While the history of animated feature films is replete with movies featuring talking dogs and other animals, there are relatively few starring four-legged “natural” dogs (Disney’s Lady and the Tramp and Amblimation’s Balto come to mind), and virtually none with serious suspense/horror plots.
Tower of the Dragon is a 3D animation project based in San Leandro, California. It plans to tell the story of Lyric, a young girl who has to save a world where reading is forbidden and magic is only used by those who obey without thinking.
The story is to deal with such issues such as bullying, insecurity, and self reliance. The fully-rendered movie is anticipated to cost $2,000,000 to make, so at present the project is focusing on creating an animatic of the screenplay.
A Kickstarter campaign has been started, hoping to raise $50,000 to fund its creation. Once the animatic is complete, it will be shown to 100+ reviewers, and their feedback will be used to create a revised animatic, in an iterative process until the story is ready to be rendered at full resolution.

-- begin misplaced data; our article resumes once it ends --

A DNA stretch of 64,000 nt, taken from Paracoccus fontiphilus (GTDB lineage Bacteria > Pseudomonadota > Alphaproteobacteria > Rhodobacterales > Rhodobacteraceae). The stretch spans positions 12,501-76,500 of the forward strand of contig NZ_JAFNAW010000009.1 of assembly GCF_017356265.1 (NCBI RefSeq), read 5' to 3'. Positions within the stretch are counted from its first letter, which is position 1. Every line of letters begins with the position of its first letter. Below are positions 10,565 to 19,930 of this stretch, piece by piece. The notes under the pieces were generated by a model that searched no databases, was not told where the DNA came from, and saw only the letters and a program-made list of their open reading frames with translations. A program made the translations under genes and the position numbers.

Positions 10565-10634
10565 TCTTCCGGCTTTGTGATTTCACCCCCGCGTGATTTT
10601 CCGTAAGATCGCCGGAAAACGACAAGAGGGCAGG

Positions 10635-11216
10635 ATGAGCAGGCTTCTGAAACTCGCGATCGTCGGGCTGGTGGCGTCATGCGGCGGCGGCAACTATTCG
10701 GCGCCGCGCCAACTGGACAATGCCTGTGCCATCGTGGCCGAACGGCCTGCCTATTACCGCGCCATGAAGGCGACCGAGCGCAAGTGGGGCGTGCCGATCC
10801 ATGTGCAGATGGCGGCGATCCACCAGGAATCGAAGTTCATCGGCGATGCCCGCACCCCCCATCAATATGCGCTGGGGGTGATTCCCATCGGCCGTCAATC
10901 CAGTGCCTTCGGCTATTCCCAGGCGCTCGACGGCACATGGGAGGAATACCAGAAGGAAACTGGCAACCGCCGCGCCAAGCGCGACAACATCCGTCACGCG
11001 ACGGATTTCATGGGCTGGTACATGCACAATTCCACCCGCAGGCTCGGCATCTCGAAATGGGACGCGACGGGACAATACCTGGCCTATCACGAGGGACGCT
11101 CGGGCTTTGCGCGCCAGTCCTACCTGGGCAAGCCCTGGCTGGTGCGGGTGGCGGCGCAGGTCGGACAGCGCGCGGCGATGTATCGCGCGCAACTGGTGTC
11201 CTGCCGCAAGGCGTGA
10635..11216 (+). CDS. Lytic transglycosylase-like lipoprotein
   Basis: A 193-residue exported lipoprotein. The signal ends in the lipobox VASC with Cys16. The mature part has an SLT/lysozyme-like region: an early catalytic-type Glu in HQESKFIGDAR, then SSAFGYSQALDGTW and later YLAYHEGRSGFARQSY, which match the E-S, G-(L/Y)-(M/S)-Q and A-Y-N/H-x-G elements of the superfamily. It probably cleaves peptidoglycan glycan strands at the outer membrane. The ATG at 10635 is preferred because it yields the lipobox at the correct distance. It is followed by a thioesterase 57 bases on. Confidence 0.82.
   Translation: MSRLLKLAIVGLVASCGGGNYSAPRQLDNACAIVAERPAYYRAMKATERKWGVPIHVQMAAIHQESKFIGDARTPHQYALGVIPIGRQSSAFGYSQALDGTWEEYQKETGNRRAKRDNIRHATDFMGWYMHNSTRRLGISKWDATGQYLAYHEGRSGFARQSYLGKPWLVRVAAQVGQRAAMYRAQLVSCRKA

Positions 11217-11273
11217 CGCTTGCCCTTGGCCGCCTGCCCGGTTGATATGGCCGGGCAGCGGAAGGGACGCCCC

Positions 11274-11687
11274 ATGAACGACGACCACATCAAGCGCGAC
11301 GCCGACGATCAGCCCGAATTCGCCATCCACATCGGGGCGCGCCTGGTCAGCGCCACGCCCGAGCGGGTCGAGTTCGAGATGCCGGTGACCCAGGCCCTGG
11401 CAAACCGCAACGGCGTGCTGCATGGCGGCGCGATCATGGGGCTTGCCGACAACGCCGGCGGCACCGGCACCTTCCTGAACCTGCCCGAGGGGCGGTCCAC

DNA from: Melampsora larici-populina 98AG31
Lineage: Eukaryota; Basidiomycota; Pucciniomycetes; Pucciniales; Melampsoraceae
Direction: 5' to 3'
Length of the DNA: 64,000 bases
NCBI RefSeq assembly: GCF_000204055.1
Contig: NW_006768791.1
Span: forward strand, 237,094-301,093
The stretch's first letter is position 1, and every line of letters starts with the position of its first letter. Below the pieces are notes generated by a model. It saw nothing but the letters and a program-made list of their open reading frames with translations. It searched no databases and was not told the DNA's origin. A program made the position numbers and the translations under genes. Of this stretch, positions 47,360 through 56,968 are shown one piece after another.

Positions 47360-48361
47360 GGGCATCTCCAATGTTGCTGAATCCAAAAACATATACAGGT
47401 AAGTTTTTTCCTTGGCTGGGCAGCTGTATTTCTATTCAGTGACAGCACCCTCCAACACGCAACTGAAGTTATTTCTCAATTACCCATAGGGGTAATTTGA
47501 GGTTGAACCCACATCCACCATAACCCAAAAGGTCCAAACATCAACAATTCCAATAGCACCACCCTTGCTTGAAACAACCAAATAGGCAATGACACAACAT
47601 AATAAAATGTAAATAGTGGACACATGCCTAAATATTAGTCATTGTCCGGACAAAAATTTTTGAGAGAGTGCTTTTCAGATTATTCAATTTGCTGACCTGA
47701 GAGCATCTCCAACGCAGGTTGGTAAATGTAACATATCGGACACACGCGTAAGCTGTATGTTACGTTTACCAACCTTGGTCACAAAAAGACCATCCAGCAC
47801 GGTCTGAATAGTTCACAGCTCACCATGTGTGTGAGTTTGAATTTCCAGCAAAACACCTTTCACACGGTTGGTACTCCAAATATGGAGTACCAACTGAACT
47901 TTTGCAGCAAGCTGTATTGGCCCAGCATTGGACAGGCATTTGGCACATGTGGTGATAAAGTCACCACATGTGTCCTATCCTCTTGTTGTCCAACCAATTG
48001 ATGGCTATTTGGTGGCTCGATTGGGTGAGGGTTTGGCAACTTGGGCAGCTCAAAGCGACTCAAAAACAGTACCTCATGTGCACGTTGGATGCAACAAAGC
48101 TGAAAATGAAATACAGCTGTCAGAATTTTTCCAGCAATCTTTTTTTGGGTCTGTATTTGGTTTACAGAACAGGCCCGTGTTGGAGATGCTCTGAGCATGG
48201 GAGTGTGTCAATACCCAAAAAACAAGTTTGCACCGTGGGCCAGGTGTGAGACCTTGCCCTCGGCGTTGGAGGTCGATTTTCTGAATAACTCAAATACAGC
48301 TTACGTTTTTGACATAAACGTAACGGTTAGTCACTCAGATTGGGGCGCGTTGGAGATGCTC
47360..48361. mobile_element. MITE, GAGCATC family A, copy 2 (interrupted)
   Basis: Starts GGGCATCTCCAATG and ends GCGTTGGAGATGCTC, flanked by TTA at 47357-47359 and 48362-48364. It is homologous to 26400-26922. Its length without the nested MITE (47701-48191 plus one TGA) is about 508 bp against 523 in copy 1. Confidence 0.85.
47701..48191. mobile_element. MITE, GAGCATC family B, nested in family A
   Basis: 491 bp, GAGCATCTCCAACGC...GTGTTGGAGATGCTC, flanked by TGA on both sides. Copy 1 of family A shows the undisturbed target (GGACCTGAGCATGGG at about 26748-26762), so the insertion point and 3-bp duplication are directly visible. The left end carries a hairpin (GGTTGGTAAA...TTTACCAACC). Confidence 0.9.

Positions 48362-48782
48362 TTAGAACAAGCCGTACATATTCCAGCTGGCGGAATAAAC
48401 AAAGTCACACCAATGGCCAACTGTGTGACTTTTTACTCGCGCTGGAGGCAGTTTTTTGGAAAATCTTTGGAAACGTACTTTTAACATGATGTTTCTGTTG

With 21 days to go, the campaign has raised $16,811.
Nominations for the 2012 Ursa Major Awards, for the Best Anthropomorphic Art and Literature of 2012, close on February 28. There is only one week left to nominate.
Anyone may submit up to five nominations for works first published during 2012 in each of the eleven categories — Motion Picture, Dramatic Short Work or Series, Novel, Short Fiction, Other Literary Work, Graphic Story, Comic Strip, Fanzine, Published Illustration, Website, and Game. It is not necessary to nominate for all categories.